Language Sciences Institute


Diploma in Gaelic Media students

The Language Sciences Institute (LSI) aims to connect innovation and expertise in research and learning and will use the collective power and multi-disciplinary strengths of the UHI academic network to reconfigure current approaches to the revitalisation of minority languages. With a particular focus on the traditional Gaelic speaking communities of Scotland, the LSI will build on the work of the Soillse network through the legacy CIALL project.

The distinctive features of the LSI are:

  • A research and learning institute, embedded within a minority language community, with a focus on understanding the dynamic linkages between Gaelic communities.
  • An open and collaborative approach to minority language research that engages communities in a process of reflection and learning.
  • The co-design of new research methodologies and innovative knowledge exchange processes that will help develop the capacity of the university to address a sociolinguistic challenge.
  • Engagement with the sociolinguistic challenge from both a both national and international perspective.
  • Use of a whole-systems approach to language research and practice, centred on addressing the challenges of social and economic sustainability within minority language communities.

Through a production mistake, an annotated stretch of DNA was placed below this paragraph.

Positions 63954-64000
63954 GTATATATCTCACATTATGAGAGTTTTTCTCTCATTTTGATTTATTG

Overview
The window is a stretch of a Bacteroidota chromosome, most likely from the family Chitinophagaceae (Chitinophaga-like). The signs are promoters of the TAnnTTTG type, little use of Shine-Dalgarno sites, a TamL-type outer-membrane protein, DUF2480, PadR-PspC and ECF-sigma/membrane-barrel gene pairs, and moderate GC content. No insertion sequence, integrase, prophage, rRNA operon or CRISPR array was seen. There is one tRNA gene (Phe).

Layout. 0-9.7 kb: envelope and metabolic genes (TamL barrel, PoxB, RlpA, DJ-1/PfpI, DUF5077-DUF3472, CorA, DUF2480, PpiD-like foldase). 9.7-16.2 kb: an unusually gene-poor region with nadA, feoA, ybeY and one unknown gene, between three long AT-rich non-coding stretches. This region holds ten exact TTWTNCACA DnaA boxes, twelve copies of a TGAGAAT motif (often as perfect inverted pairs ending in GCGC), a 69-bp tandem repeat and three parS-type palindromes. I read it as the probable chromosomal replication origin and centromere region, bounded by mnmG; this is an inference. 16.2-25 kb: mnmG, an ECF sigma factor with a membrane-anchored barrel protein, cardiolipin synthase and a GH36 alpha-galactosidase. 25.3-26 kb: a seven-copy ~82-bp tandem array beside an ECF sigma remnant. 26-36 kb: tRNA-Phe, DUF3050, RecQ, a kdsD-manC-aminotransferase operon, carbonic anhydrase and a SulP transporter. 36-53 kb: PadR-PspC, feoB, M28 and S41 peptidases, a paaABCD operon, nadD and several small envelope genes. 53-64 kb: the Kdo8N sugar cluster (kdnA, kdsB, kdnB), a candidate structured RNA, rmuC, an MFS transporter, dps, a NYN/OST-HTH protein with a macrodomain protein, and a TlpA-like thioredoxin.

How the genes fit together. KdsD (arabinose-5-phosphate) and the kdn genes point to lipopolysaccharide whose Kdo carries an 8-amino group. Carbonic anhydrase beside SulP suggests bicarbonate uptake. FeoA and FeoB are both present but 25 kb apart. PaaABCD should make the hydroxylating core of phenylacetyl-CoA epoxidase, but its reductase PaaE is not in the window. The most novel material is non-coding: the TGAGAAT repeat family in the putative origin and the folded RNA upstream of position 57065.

• A languages science approach to research, linking localised minority language situations to international perspectives on language revitalisation processes and which involve the community in the design of new interventions, policy and research.

It is envisaged the research legacy of the Soillse partnership will enable the LSI to provide support in creating a sustainable future for the Gaelic language and culture in Scotland. Future policies and strategies that are articulated through National Language Plans, and the Language Plans of public bodies, need to be grounded in the reality of the Gaelic language condition. The LSI recognises this is particularly important in those locations where Gaelic is still spoken as a vernacular language by a significant proportion of the community.